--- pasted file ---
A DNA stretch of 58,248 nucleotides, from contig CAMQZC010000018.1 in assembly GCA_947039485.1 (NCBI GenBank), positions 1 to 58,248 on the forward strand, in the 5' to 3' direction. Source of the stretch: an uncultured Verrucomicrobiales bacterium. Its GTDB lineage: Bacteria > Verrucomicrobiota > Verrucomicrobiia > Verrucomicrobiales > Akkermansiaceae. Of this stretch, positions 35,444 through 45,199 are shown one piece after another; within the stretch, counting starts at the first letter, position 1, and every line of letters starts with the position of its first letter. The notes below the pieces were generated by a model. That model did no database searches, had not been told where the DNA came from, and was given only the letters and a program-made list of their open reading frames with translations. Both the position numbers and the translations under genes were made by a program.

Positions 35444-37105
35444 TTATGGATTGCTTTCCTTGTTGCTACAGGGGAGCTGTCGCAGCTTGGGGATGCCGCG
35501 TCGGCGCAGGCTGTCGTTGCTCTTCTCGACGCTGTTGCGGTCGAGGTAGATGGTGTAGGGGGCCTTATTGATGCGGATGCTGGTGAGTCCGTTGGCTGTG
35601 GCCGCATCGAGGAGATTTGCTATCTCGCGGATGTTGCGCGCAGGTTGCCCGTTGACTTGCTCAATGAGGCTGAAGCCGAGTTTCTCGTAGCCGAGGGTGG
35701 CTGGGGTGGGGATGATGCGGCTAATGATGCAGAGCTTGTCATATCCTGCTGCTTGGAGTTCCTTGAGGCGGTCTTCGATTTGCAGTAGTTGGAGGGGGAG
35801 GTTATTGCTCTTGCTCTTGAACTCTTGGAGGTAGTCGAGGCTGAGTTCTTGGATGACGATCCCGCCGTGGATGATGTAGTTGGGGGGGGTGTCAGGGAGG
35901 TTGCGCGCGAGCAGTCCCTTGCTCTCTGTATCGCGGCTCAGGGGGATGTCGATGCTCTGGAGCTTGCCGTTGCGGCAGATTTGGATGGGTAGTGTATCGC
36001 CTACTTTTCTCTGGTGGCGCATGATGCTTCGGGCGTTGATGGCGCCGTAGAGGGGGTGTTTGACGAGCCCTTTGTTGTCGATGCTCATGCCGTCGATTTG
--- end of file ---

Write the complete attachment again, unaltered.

A DNA stretch of 58,248 nucleotides, from contig CAMQZC010000018.1 in assembly GCA_947039485.1 (NCBI GenBank), positions 1 to 58,248 on the forward strand, in the 5' to 3' direction. Source of the stretch: an uncultured Verrucomicrobiales bacterium. Its GTDB lineage: Bacteria > Verrucomicrobiota > Verrucomicrobiia > Verrucomicrobiales > Akkermansiaceae. Of this stretch, positions 35,444 through 45,199 are shown one piece after another; within the stretch, counting starts at the first letter, position 1, and every line of letters starts with the position of its first letter. The notes below the pieces were generated by a model. That model did no database searches, had not been told where the DNA came from, and was given only the letters and a program-made list of their open reading frames with translations. Both the position numbers and the translations under genes were made by a program.

Positions 35444-37105
35444 TTATGGATTGCTTTCCTTGTTGCTACAGGGGAGCTGTCGCAGCTTGGGGATGCCGCG
35501 TCGGCGCAGGCTGTCGTTGCTCTTCTCGACGCTGTTGCGGTCGAGGTAGATGGTGTAGGGGGCCTTATTGATGCGGATGCTGGTGAGTCCGTTGGCTGTG
35601 GCCGCATCGAGGAGATTTGCTATCTCGCGGATGTTGCGCGCAGGTTGCCCGTTGACTTGCTCAATGAGGCTGAAGCCGAGTTTCTCGTAGCCGAGGGTGG
35701 CTGGGGTGGGGATGATGCGGCTAATGATGCAGAGCTTGTCATATCCTGCTGCTTGGAGTTCCTTGAGGCGGTCTTCGATTTGCAGTAGTTGGAGGGGGAG
35801 GTTATTGCTCTTGCTCTTGAACTCTTGGAGGTAGTCGAGGCTGAGTTCTTGGATGACGATCCCGCCGTGGATGATGTAGTTGGGGGGGGTGTCAGGGAGG
35901 TTGCGCGCGAGCAGTCCCTTGCTCTCTGTATCGCGGCTCAGGGGGATGTCGATGCTCTGGAGCTTGCCGTTGCGGCAGATTTGGATGGGTAGTGTATCGC
36001 CTACTTTTCTCTGGTGGCGCATGATGCTTCGGGCGTTGATGGCGCCGTAGAGGGGGTGTTTGACGAGCCCTTTGTTGTCGATGCTCATGCCGTCGATTTG